New Hope School and the Making of American Art History

KatherineAmerican Paintings, ImpressionismLeave a Comment

George Sotter

The history of art in America begins with the question of what defines American art. Europe was the leader of many movements and it seemed that the Americans were only engaged in mimicking and following European masters. By the late nineteenth century, America began to step out of Europe’s shadow. Artist moved out of the cities and founded art colonies. Once removed from urban life, they were able to study what made America unique. This time birthed an appreciation for the American landscape and countryside.

One such colony was the New Hope School. Founded in 1898 in a village on the banks of the Delaware River, this art colony came to birth a distinctly American style, Pennsylvanian Impressionism. Guy Pene du Bois, painter and art critic, called it “our first truly national expression.” This became a dominate influence for decades and helped define the American art scene.

Edward Willis Redfield

‘Village of Carterville’ Edward W. Redfield
Springville Museum of Art

Pennsylvanian Impressionists were largely united by subject, not style. They were interested in breaking from European tradition, but maintaining a similar color scheme and brushstroke technique as the European Impressionists. Painting outside was another hallmark. Some painters such as Edward Willis Redfield would not even let foul weather deter him from going outdoors to paint. Instead, they would find ways to hold the canvas down or keep it sheltered as the storm raged.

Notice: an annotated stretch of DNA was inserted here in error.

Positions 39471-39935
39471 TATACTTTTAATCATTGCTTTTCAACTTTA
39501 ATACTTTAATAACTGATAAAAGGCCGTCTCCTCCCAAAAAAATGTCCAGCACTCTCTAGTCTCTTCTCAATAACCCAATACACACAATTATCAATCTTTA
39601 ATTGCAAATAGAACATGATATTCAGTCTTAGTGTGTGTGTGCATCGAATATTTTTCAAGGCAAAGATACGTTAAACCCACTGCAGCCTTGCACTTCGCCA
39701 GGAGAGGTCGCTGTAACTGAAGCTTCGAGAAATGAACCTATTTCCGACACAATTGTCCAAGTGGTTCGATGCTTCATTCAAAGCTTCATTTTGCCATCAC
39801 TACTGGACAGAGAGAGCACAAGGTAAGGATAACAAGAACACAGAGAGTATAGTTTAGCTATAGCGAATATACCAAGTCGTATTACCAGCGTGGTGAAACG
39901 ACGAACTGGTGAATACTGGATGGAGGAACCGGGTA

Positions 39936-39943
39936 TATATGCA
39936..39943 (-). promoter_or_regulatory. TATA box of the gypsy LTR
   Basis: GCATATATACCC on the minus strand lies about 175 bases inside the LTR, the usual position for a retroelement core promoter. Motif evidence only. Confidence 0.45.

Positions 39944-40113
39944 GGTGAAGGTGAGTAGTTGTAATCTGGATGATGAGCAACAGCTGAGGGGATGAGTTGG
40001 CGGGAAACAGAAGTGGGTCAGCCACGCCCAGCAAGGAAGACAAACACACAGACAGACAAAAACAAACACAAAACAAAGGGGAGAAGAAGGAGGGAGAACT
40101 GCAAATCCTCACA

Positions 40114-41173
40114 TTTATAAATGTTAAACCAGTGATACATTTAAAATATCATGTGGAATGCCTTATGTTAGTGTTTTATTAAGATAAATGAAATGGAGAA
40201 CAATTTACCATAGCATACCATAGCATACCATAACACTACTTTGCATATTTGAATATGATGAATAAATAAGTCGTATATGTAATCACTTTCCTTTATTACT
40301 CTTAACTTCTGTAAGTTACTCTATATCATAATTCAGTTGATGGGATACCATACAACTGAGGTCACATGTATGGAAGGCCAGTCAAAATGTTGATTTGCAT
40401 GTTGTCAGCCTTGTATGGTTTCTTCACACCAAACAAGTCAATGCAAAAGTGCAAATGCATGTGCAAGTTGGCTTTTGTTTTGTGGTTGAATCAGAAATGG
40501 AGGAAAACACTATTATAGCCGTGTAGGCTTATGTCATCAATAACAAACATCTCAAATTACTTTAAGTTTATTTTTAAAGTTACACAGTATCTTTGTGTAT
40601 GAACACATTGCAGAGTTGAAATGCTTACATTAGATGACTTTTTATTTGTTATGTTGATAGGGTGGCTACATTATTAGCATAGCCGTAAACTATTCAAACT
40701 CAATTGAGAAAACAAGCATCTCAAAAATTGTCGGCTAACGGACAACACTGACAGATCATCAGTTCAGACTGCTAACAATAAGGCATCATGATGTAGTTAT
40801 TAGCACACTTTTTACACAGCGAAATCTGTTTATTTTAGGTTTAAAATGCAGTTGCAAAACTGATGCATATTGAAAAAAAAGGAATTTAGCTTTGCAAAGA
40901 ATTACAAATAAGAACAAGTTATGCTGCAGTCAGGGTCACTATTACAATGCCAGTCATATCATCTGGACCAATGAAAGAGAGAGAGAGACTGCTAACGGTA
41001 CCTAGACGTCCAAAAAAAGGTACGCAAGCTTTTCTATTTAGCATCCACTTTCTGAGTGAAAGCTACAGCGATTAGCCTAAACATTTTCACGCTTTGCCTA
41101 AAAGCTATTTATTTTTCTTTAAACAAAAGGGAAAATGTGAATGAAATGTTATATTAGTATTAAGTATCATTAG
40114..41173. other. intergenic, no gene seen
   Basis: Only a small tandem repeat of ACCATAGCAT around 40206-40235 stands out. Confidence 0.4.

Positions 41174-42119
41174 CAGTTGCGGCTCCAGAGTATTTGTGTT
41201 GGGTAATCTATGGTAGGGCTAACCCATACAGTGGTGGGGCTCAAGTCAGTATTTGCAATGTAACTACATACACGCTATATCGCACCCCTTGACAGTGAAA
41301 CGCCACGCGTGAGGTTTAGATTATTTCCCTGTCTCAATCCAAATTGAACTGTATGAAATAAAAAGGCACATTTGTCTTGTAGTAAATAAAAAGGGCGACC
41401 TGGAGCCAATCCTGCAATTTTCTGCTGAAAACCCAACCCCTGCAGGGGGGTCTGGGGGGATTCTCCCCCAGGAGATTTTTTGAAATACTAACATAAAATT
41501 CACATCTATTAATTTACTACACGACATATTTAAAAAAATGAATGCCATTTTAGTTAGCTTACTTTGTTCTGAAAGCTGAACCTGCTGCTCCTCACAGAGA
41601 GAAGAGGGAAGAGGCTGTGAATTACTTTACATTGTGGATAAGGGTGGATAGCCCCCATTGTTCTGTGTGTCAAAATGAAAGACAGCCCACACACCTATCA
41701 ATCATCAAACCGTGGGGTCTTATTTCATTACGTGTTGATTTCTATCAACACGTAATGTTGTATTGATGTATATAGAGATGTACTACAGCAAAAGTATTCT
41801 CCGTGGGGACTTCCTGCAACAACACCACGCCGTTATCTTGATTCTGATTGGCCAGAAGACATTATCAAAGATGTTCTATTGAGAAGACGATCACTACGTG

What made the New Hope artists stand out was their love for the New Hope area. They painted rolling hills, pastoral scenes, and winter landscapes. Redfield often painted the Delaware River. Overall, the paintings that came out of this school are serene. It is easy to see the passion that these artists had for their home.

George Sotter

George Sotter: Untitled
James A. Michener Art Museum

The New Hope School was not as well-known during the heyday of Pennsylvania Impressionism. These painters were rediscovered in the 1980s and their works spiked in value over the years. Redfield and Daniel Garber were among the favorites. Both these artists are good starting points if you are interested in this school. They had many peers that had their own form of expression and personality. Artists such as George Sotter, Walter Emerson Baum, or John Fulton Folinsbee were also talented New Hope School painters.

The New Hope School represents a crucial time in the history of American art. However, these works are not just museum pieces. They are pleasant and high quality paintings in their own right.


Ackerman’s Fine Art is a concierge gallery, specializing in investment quality Paintings from 19th-21st century Europe and America. To buy or sell original paintings by artists we represent, contact Ackerman’s Fine Art here.



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